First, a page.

Saturday, November 7: Trimming was really straightforward and these bowls gave me no problems. I got the job done in under an hour and I realized that this exercise is a lot like a pro basketball player shooting free throws.  If you’re in the zone, it’s easy.

Thursday, November 12th: They survived the bisque firing just fine. I posted this pic on the Clay Buddies Facebook page with the caption, “Look who’s doing the Great Pottery Throw Down nesting bowl challenge” and it got over 600 likes. I guess I’m not the only one who is geeked about the show!

Friday, November 13th: With the kiln firing the next day, I start the process of decorating around three in the afternoon.  With seven bowls, I realized that a rainbow banding effect on the rims could look pretty good and the imagery on the inside of the bowls is to be a celebration of the weird characters that inhabit my pots.  Wally is on the smallest bowl, followed by the meth addict, big foot’s baby mama, the bee keeper, the space monster, the grumpy republican and one of my all-time favorites, lobster girl. If you just happened to wander upon my website for the first time right now and you’ve never seen my work before, you are probably having a real WTF moment, huh?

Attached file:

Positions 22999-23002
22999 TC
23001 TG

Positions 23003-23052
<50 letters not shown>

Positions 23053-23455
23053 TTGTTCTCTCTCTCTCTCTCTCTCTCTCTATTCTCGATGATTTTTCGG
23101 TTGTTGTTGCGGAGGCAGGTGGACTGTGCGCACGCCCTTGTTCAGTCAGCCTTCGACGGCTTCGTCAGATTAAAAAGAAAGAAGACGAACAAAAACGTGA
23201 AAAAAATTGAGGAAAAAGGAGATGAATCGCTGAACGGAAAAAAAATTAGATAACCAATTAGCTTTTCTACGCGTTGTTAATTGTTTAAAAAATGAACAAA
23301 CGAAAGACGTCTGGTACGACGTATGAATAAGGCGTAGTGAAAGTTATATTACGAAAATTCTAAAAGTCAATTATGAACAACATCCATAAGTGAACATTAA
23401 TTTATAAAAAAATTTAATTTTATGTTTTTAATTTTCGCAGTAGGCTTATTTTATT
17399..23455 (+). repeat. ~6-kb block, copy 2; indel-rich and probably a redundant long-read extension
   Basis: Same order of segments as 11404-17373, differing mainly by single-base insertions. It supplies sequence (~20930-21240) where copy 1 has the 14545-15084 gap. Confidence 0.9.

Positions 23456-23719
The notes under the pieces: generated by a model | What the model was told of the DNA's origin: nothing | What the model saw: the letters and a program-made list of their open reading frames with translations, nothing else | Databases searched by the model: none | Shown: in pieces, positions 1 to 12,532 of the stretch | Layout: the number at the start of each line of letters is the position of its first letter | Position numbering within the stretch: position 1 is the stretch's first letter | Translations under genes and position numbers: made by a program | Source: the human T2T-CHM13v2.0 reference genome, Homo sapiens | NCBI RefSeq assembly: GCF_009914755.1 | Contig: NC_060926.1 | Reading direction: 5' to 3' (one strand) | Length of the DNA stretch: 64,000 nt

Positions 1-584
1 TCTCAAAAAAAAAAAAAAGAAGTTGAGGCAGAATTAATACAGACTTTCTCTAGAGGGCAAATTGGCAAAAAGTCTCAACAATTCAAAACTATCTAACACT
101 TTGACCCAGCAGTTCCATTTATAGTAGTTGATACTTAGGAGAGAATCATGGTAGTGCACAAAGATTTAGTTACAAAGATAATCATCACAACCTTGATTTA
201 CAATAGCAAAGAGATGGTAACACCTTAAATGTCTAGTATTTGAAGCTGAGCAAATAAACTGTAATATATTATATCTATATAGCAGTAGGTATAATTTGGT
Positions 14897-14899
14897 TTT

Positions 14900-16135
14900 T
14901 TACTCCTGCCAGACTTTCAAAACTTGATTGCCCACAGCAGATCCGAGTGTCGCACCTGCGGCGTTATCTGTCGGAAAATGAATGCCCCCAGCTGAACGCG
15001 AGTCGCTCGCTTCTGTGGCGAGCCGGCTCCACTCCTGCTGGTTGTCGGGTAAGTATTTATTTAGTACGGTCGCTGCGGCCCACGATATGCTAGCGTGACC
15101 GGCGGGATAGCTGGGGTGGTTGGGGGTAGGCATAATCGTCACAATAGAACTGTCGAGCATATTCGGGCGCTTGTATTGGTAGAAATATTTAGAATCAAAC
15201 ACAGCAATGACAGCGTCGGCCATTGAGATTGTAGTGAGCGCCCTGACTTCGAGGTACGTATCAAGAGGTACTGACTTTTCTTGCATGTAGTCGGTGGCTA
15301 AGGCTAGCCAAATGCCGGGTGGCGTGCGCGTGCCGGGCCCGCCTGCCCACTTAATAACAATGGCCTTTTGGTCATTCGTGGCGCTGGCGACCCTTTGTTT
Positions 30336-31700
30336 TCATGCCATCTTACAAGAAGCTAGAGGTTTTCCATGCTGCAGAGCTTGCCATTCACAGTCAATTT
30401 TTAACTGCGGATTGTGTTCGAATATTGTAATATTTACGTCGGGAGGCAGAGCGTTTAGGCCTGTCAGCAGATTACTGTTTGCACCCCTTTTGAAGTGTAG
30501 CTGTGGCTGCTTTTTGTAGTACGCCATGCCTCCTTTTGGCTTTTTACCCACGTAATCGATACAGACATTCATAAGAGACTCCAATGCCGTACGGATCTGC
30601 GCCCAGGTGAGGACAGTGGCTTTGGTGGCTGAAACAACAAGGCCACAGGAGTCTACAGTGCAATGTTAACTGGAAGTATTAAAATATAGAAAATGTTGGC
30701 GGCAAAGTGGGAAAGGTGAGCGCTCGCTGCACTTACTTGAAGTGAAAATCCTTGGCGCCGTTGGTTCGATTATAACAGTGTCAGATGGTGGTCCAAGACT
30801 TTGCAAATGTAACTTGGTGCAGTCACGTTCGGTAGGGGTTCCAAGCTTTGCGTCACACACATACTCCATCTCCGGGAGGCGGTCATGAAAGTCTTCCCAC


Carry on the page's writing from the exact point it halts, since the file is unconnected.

I really struggled with the outside color scheme on these bowls.  I knew I wanted to have the rainbow colors on the rims, but how to do the outside was a real challenge.  Since the bowls raised up, I wanted a “filing cabinet” effect with the character’s names on the outsides of the bowls.  I think it worked really well and the biggest thrill for me was unloading the kiln on Monday, November 16th to find zero flaws in the bowls.  I nailed it!  That violet stain on the rim of the smallest bowl is a really fussy color to get at cone 10 and it sometimes burns off if the firing is too hot or if you get some reduction flames in the firing.  I have an 18 cu. ft. propane shuttle kiln, and it slips into reduction really quickly if I’m not careful with the adjustments on the burner valves. Making pottery can be really frustrating or really exciting, depending on how the kiln fires off. UPDATE: This bowl set sold on 11/30/15. Hooray!

Also out of the kiln this week is a new mug design and a new ornament.  “Warning! Multi-level marketing systems are viruses from outer space!” is yet another in paranormal mug series and can be purchased in my online store. It was inspired by the movie, “The Invasion of the Body Snatchers” and everyone who has tried to sell me something from through MLM schemes. I really hate that type of marketing!

And here’s our latest ornament.  It’s wheel-thrown and hand-decorated and sells for just $13.50 in my online store. Profits from the sale of these ornaments go towards lobbying for nationalized healthcare for imaginary beings. Ho! Ho! Ho!